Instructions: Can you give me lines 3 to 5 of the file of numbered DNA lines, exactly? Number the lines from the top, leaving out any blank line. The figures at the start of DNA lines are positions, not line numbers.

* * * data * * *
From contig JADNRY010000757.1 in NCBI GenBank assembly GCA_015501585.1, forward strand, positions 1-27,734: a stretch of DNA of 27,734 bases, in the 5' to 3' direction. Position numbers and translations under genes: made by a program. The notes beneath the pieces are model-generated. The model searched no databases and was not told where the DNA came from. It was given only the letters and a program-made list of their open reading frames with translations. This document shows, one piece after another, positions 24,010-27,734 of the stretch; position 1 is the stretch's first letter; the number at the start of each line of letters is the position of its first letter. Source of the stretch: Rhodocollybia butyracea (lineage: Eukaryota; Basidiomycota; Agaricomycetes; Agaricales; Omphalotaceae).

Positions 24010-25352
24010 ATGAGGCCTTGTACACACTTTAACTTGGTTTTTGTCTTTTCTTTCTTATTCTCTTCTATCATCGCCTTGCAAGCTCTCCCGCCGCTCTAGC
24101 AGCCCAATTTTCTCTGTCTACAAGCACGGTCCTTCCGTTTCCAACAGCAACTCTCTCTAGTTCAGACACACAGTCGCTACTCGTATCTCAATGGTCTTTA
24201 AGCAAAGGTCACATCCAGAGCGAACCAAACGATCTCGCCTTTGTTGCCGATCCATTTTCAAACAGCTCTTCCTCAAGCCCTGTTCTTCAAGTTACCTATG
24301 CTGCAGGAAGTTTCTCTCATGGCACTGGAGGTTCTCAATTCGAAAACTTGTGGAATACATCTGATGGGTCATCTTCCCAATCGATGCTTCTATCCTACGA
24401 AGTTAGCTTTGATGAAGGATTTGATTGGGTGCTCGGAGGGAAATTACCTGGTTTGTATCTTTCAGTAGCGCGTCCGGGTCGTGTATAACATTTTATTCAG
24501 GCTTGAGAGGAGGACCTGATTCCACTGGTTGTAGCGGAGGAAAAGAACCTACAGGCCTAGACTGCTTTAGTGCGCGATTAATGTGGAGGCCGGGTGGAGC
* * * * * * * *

24010 ATGAGGCCTTGTACACACTTTAACTTGGTTTTTGTCTTTTCTTTCTTATTCTCTTCTATCATCGCCTTGCAAGCTCTCCCGCCGCTCTAGC
24101 AGCCCAATTTTCTCTGTCTACAAGCACGGTCCTTCCGTTTCCAACAGCAACTCTCTCTAGTTCAGACACACAGTCGCTACTCGTATCTCAATGGTCTTTA
24201 AGCAAAGGTCACATCCAGAGCGAACCAAACGATCTCGCCTTTGTTGCCGATCCATTTTCAAACAGCTCTTCCTCAAGCCCTGTTCTTCAAGTTACCTATG